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Sir Ian Botham hails combination of Jimmy Anderson, Graeme Swann and Monty Panesar after series win in India

England's Monty Panesar. Photo credit: Anthony Devlin/PA wire England's Monty Panesar. Photo credit: Anthony Devlin/PA wire

Monday, December 17, 2012
12:09 PM

Former all-rounder Sir Ian Botham led the tributes after England claimed a landmark series success in India.

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England's Graeme Swann. Photo: Nigel French/EMPICSEngland's Graeme Swann. Photo: Nigel French/EMPICS

Jonathan Trott and Ian Bell both registered centuries today to safely negotiate a draw in the final Test in Nagpur as England sealed a 2-1 win - their first series triumph in India for nearly 28 years.

Not many would have predicted that result after a nine-wicket humbling in the first match but a fabulous team effort has seen them claim an unlikely victory.

Botham, who is still England’s leading wicket-taker in Tests, was full of praise for seamer James Anderson and spin duo Graeme Swann and Monty Panesar, whose stock rose after being omitted in Ahmedabad.

“He (Anderson) has been tremendous and he’s been well supported,” Botham told Sky Sports 1.

England's James Anderson (right) celebrates taking the wicket of India's Sachin Tendulkar. Picture: Adam Davy/EMPICSEngland's James Anderson (right) celebrates taking the wicket of India's Sachin Tendulkar. Picture: Adam Davy/EMPICS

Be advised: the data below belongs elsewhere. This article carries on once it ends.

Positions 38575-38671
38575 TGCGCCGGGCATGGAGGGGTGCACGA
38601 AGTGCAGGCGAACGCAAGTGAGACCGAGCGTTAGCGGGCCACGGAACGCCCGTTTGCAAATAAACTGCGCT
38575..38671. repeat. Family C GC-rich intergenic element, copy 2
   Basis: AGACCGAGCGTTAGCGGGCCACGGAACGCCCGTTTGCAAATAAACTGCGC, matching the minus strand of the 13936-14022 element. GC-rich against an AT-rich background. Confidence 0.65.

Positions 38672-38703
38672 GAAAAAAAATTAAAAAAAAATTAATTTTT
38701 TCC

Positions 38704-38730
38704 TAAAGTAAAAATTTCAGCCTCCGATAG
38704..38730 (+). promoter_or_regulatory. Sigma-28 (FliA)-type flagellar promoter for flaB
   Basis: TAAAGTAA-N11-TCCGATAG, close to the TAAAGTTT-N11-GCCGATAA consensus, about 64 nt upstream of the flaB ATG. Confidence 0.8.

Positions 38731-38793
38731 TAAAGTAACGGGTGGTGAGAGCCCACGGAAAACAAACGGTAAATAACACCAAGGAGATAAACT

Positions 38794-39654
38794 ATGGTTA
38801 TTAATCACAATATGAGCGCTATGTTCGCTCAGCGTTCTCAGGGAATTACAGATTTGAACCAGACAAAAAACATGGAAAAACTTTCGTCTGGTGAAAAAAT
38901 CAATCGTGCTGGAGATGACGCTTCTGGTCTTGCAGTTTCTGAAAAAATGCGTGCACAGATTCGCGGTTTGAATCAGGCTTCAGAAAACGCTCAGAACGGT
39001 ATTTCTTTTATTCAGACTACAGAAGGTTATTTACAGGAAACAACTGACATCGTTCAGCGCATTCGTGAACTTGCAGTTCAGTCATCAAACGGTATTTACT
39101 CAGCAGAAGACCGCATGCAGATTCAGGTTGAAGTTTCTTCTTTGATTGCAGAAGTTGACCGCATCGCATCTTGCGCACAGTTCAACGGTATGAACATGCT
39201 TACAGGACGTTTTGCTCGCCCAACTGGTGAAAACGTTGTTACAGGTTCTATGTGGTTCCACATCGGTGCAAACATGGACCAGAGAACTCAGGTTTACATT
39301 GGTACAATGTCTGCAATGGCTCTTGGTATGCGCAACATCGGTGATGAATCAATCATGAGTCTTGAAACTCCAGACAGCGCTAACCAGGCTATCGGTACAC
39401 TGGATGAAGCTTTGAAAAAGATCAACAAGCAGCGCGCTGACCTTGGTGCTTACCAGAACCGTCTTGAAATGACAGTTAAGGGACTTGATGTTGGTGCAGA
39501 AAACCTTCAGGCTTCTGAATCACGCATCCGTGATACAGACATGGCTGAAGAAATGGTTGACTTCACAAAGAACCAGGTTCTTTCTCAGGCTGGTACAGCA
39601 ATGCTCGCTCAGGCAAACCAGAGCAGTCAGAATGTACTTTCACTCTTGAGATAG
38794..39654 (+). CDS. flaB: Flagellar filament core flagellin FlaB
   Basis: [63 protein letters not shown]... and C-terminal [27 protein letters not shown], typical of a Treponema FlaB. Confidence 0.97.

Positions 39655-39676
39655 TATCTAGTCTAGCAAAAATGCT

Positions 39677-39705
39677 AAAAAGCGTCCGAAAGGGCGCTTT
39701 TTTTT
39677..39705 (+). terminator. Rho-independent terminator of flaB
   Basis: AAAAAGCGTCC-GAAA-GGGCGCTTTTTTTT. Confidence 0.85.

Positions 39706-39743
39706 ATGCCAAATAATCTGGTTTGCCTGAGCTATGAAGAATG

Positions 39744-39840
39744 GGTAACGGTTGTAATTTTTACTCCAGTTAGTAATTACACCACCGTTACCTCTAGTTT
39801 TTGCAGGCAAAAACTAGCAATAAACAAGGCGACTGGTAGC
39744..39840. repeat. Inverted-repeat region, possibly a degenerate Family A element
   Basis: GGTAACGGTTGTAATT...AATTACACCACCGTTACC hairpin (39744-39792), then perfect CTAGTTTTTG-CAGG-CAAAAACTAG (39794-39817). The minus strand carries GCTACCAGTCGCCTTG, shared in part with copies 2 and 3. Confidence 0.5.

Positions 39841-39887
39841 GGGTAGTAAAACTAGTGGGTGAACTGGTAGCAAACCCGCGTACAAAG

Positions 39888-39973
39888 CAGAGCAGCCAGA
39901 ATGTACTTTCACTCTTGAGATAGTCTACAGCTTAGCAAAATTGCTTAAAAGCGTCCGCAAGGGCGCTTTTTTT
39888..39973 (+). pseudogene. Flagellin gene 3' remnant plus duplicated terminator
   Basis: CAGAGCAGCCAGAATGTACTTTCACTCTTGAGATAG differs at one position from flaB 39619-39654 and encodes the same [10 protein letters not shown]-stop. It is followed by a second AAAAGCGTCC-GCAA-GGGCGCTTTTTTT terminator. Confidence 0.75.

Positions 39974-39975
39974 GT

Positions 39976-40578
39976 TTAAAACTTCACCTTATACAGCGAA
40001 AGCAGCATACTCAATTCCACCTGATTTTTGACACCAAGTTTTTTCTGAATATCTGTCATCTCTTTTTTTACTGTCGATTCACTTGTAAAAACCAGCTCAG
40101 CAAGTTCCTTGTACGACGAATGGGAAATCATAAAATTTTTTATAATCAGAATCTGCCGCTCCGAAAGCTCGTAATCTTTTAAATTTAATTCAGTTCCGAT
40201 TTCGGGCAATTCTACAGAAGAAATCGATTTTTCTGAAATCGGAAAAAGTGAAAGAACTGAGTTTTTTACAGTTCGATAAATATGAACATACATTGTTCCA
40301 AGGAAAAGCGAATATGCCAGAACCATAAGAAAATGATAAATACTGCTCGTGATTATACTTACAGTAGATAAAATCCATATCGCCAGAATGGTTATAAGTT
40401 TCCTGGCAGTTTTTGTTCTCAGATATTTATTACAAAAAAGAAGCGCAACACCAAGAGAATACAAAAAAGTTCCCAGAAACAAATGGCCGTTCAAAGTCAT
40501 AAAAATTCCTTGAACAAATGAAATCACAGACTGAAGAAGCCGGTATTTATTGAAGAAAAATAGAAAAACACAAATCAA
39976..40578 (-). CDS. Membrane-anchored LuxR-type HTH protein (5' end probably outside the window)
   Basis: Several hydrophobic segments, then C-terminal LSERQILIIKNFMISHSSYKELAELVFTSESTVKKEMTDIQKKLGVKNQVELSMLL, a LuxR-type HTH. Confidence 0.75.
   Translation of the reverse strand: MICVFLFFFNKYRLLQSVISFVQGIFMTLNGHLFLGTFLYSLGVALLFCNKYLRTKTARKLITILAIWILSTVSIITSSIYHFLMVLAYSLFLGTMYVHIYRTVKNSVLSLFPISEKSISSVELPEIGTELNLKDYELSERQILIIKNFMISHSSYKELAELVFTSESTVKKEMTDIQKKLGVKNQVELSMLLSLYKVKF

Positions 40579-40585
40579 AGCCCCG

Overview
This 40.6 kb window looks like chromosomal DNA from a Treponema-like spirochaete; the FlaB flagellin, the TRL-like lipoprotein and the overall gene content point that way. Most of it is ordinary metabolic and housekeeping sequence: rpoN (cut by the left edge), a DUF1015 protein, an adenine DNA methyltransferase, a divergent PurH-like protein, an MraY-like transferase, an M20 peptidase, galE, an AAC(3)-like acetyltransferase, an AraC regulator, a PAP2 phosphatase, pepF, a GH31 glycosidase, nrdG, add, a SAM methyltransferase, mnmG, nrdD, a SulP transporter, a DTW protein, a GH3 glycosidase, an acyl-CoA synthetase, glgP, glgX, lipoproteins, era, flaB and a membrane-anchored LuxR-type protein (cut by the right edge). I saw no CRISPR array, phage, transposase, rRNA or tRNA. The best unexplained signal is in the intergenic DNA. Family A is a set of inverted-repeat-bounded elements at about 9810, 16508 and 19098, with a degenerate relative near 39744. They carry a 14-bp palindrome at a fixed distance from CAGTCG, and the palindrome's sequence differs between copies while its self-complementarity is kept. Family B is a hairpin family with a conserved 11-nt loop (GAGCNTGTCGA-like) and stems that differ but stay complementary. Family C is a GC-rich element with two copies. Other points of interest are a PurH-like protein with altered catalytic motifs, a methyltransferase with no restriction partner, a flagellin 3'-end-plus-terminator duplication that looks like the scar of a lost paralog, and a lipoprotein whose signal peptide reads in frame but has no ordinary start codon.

“He’s been the seamer that’s been there throughout the series but he’s had - apart from the debacle of the first Test - from the second Test onwards, he’s had the two spinners to work with.

“Between them the combination of those three has been the difference. All three of them out-bowled their opponents.

“Jimmy - he’s the leader - Monty Panesar and Graeme Swann is some combination.”

Botham, who took 13 wickets and scored a century in a one-off Test to mark the Board of Control for Cricket in India’s Golden Jubilee in 1980, also highlighted England’s superior fitness in unforgiving sub-continent conditions.

“When you’re playing in these conditions it’s hard work, it’s hot, it’s unfriendly to bowlers, it’s hard work for batsmen concentrating and all in all England outshone India in every side of fitness,” he added.

Former England opener Nick Knight pinpointed Alastair Cook’s century in the loss in Ahmedabad as the changing point in the series.

Cook registered the first of three hundreds in a losing cause but Knight believes the innings may have boosted England.

“We’ve all been talking about the dramatic turnaround from that first Test match to the second, third and fourth,” he said.

“For me the way Alastair Cook played in that second innings of that Ahmedabad Test match maybe just settled the whole team down.”

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